German Reality TV Show Under Fire
German Reality TV Show Under Fire
Mar. 01, 2000
BERLIN (AP) _ It's normally almost anything goes on German television, where even the nightly newscasts aren't necessarily beyond flashing some skin on the air.
Things will be taken a step further today, though, when ``Big Brother'' premieres: a show filming every second of the lives of 10 people locked inside a house. Not even the shower is safe from the 28 cameras.
The show is modeled on a hit Dutch series of the same name that's a takeoff on MTV's ``Real World,'' which films people and their daily lives without a script.
Yet even before the first episode of ``Big Brother,'' German politicians have called for it to be banned for violating media laws prohibiting programs that offend ``human dignity.''
Interior Minister Otto Schily went so far as to call the show a ``massive offense'' against the article of the constitution that protects that value.
``Whoever wants to preserve human dignity should boycott the show,'' he told the weekly Die Woche newspaper in an article published today.
Drawing its name from George Orwell's classic novel, ''1984,'' the show ``Big Brother'' films 24 hours a day in the enclosed compound where the five men and five women have been living since Monday. Contact with the outside world is limited, with no newspapers, computers, telephones or televisions allowed.
Every so often, the audience will get the chance to kick a person out of the house in a telephone vote, and the person left at the end of the 100 days of filming will get a $125,000 prize.
RTL II, a struggling private network that usually broadcasts U.S. reruns like ``Home Improvement'' and soft-core porn, will edit 45 minutes of footage to air every night. The audience can also watch the house live on the Internet.
In the United States, CBS won a bidding war in February for rights to the series, which it will air starting this summer. Networks in Canada, Spain, Denmark, Italy and England have also expressed interest.
The show's premiere comes amid criticism of the trend in the United States toward reality television, including Fox's recent ``Who Wants to Marry a Multimillionaire.'' The wedding between two strangers drew 23 million viewers, but Fox swore off similar shows after questions were raised about groom Rick Rockwell's background.
German politicians, labor officials and others have condemned ``Big Brother'' for crossing the borders of taste _ even going so far as to question whether it should be considered a form of human experimentation.
Such accusations are especially significant in Germany _ a land with a legacy of the Nazi and East German totalitarian regimes, both of which carried out surveillance on their own citizens to crush any dissent.
The governor's chief of staff in conservative Bavaria state, Erwin Huber, called it ``a new dimension in sensationalism, Schadenfreude and voyeurism.''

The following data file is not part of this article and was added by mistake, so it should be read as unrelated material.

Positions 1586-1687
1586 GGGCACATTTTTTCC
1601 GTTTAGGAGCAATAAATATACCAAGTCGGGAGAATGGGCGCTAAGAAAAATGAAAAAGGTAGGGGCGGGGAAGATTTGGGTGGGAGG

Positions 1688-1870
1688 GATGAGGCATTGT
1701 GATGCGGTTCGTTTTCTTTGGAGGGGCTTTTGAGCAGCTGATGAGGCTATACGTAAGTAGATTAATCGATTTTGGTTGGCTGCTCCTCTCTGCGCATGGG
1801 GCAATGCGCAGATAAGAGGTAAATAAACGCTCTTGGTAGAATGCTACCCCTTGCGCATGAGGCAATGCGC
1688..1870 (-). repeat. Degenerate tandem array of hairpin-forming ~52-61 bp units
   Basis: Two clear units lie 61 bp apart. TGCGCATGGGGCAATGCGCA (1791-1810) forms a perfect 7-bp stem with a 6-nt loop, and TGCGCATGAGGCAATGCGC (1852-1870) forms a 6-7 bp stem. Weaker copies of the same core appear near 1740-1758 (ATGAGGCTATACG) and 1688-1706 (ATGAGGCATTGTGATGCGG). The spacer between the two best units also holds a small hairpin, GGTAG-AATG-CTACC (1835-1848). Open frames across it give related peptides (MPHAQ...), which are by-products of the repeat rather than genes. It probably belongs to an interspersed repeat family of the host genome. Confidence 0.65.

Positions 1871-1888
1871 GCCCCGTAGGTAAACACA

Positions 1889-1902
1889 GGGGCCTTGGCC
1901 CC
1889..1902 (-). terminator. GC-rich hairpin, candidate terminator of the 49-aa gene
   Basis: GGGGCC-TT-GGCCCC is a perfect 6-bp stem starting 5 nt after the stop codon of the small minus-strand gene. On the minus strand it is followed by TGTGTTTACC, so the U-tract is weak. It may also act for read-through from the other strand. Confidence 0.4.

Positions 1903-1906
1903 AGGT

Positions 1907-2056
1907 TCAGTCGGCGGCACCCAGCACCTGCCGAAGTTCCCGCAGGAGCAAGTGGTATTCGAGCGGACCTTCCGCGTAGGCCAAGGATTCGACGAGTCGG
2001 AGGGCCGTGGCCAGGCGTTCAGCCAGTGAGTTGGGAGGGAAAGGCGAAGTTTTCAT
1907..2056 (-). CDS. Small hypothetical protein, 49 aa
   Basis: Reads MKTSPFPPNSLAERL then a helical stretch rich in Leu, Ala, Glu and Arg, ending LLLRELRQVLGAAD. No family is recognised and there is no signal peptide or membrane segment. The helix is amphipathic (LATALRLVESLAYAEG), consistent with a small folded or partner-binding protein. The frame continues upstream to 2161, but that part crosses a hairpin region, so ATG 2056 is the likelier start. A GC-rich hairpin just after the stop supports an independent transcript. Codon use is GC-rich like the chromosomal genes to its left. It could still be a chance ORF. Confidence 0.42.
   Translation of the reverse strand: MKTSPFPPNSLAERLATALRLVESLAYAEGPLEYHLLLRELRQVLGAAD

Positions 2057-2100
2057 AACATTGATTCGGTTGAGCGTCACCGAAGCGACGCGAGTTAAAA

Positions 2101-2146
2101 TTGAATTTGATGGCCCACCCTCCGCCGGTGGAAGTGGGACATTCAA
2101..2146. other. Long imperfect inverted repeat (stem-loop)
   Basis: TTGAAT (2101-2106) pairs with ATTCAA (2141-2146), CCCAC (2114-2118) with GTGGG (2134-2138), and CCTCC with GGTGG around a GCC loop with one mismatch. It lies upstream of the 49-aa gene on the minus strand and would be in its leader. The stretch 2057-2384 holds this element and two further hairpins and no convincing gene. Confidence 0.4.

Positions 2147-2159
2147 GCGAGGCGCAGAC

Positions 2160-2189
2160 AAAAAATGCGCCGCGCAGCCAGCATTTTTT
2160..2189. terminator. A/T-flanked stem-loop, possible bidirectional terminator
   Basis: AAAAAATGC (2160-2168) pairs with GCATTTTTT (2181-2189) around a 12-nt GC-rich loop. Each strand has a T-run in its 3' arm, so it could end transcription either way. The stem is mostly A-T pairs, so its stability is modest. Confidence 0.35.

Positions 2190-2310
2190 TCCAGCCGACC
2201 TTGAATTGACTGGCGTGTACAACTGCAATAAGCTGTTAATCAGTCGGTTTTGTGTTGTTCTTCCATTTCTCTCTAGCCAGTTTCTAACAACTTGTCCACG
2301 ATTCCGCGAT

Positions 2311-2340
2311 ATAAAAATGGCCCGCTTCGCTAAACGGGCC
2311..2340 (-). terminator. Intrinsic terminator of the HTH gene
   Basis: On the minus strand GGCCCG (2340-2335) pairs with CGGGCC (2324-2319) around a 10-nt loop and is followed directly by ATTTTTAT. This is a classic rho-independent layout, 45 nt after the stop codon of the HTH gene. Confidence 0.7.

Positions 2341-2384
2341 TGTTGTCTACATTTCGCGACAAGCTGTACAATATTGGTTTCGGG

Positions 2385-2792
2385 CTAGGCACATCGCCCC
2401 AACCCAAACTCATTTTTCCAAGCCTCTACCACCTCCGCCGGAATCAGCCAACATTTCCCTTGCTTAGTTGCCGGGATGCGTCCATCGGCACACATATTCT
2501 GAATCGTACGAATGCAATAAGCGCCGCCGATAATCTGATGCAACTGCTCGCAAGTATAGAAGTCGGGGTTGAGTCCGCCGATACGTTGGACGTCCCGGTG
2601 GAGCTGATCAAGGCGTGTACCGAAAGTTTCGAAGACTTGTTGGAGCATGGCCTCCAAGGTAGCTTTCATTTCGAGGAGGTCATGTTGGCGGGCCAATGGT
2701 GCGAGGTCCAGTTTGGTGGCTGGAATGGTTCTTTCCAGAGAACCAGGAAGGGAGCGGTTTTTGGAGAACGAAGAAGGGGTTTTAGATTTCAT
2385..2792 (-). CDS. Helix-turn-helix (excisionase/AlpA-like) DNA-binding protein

Kurt Beck, the governor of Rhineland-Palatinate state and chairman of its radio and television commission, has said the broadcasts should be banned. The head of the respected public television network ARD called the show ``a people zoo.'' Polls have even shown that a vast majority of Germans feel that such shows cross moral borders.
But all those criticisms have been countered by cries of censorship from other television stations. RTL II has had a law professor write up a legal brief defending the show.
Peter Widlok, spokesman for the North Rhine-Westphalia broadcasting authority that is currently chairing all such state boards, said officials would be watching the show tonight to see if it runs afoul of media laws.
RTL II could face fines of up to $250,000 or even have its license revoked for violating the laws, Widlok said, but he emphasized such extreme actions were unlikely.
``We expressed serious warnings to station managers of RTL II and informed them of the risks that are involved,'' he said. ``We told them, 'You are dealing with human beings, and you cannot foresee everything.'''
``Big Brother'' offers residents a room where they can go to speak with a psychologist, but that will not be broadcast to the audience.
Similar campaigns to shut down German talk shows for turning to trash by following the American model have ended without action because the legal standard for proving damage to human dignity is vague.
In the Netherlands, the attacks on the show only went as high as the Netherlands Institute of Psychologists, which branded it ``irresponsible and unethical.'' Most critics there said it was simply boring, although 1 million people tuned in to watch each episode.
Producers of the German show have said they want to make the conditions a little more difficult than they were in the Netherlands. While Dutch producers sought out a group that had things in common, the German production tried to do the opposite in selecting from the more than 1,000 people who applied.
The residents range from Manuela, 22, a Pisces from Hamburg who says her boyfriend believes she will be faithful although she isn't sure, to Alexander, 37, a Capricorn from Bonn who reportedly is bringing condoms with him because he ``has no problems with sex in front of a camera.''
Finding a place for intimacy might be hard. There are only two bedrooms (one for the men, one for the women) in the 1,646-square-foot house.